BdContacts: An alternative to Address Book
At a Glance
[Editor’s note: The following review is part of Macworld’s GemFest 2009 series. Every day until the end of June 2009, the Macworld staff will use the Mac Gems blog to briefly cover a favorite free or low-cost program. Visit the Mac Gems homepage for a list of past Mac Gems.]
Do you find the standard OS X Address Book too limiting? If so, BdContacts might be just the solution for you. At its simplest level, BDContacts presents alternate views of your Address Book entries, offering an easily sorted multi-column table view, an outline view, and even a shelf where you can drag frequently used contacts (and other items) for quick reference. When running, BdContacts includes an icon in the menu bar; click it to quickly show or hide the main BdContacts window. This icon, however, disappears when you quit BdContacts, so you can’t use it to launch the program.
Once you go beyond the basics, though, you’ll find that BdContacts lets you easily associate additional data items to your contacts. You can add notes (distinct from the Notes field in Address Book), to-do items, alarms, e-mail messages, documents, and even photos to any contact. You can have multiple items, too--so you could, for instance, add a series of date-stamped notes to a contact’s record.
It’s important to note that these additional data items reside solely within BdContacts. While you can edit basic Address Book fields in BdContacts (and those changes will then be shown in Address Book), these extra data items only exist within BdContacts. That’s true even for to-do items, which won’t get synced out to iCal.
Each of these data items can have multiple fields associated with it. When you create a to-do item for a contact, for instance, you can specify a title, context, category, priority, label, completion status, due date, and Web link to go along with it, along with alarm options and multiple keywords. Similar choices exist for alarms and notes.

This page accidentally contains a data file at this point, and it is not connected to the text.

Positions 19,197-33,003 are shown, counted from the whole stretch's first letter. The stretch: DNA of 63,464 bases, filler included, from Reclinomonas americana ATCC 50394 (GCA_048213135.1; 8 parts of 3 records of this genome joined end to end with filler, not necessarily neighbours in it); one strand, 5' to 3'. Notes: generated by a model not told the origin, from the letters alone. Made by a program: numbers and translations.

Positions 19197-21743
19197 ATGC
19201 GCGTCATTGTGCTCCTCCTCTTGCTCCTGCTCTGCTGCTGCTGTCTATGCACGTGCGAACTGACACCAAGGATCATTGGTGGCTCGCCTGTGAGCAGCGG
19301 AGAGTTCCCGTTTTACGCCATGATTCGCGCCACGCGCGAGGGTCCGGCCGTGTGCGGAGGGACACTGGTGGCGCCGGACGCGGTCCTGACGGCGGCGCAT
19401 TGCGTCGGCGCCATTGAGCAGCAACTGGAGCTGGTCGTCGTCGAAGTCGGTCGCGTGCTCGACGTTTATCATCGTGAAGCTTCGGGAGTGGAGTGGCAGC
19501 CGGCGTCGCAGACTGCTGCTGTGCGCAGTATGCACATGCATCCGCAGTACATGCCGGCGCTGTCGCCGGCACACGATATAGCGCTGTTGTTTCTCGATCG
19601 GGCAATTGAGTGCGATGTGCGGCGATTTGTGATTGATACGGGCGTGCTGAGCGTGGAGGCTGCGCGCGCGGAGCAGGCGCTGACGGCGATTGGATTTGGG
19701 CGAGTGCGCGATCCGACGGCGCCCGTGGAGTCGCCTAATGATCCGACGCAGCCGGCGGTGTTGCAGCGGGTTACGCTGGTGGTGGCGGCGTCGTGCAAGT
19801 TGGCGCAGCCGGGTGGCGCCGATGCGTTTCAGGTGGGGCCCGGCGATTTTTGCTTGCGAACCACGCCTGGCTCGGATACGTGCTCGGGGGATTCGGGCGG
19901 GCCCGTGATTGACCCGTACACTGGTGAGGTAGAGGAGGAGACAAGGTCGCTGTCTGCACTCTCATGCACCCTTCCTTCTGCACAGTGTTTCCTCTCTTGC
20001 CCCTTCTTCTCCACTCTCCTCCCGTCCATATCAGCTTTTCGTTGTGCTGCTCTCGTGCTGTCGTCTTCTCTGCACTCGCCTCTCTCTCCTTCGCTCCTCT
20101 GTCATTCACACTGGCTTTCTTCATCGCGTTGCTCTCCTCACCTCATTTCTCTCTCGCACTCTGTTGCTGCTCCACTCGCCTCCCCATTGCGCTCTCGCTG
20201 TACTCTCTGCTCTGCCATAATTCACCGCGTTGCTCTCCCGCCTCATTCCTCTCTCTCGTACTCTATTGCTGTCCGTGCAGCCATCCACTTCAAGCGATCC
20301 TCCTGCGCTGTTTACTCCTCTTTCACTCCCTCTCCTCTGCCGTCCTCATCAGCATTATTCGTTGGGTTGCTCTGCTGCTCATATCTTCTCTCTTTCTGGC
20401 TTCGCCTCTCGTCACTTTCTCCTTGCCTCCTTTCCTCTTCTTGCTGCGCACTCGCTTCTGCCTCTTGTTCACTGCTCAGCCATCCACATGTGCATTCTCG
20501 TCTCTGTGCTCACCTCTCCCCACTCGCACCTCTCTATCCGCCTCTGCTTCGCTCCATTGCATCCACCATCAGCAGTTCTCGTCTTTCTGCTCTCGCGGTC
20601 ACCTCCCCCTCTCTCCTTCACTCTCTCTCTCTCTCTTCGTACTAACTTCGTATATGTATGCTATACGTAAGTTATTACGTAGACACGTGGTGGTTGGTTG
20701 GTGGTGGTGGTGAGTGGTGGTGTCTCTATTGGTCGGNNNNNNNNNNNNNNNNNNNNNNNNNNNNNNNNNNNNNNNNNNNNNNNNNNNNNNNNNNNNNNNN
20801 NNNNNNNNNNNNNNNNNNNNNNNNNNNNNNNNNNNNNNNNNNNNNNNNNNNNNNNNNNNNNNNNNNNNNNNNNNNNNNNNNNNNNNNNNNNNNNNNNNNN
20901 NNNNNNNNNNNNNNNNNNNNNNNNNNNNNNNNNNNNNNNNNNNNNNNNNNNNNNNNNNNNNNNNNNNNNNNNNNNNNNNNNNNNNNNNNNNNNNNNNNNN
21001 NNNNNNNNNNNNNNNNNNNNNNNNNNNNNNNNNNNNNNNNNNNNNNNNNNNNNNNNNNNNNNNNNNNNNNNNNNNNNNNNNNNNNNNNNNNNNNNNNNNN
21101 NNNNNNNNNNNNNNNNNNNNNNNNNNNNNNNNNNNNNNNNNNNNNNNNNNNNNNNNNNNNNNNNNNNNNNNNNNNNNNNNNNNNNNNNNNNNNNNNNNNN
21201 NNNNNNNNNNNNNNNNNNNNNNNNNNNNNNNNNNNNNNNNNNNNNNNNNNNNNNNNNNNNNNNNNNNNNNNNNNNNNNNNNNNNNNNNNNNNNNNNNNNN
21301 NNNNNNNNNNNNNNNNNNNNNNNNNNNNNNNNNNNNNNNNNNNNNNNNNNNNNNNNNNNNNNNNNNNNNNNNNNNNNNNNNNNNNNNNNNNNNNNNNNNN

If you think all these options might make for a complicated interface, you’d be right. The main BdContacts window is divided into four sections, and there’s a lot of information packed into each. There’s so much information, in fact, that the interface is BdContact’s biggest shortcoming. Because of space constraints, the buttons at the top of many columns (used to sort those columns) are miniscule, making them hard to hit. There’s a confusing mix of colors, text boxes, and buttons, all of which are competing for your eyes’ attention.
The complexity extends to the program’s preferences, where there are roughly 60 different options to set. There’s also a restore feature that lets you undo one (or some, or all) of the changes you’ve made. To help with all this complexity, BdContacts includes an excellent manual, as well as a number of very useful help videos that show how to use the program’s key features.
BdContacts is a single-machine application--there’s no way to share your enhanced contact information with another Mac. Given some of the tie-ins to local documents and e-mails, I can see how this would be problematic. Still, if you have a desktop and a laptop, this restriction could be an issue if you’ve come to rely on BdContacts and then need to go on a trip.
If you can get past the interface complexity, BdContacts is amazingly feature rich, and demonstrates how powerful a contact management program can be. The program has a 12-day trial period, so you can test out its interface and features before making your buying decision.
[Rob Griffiths is a senior editor for Macworld.]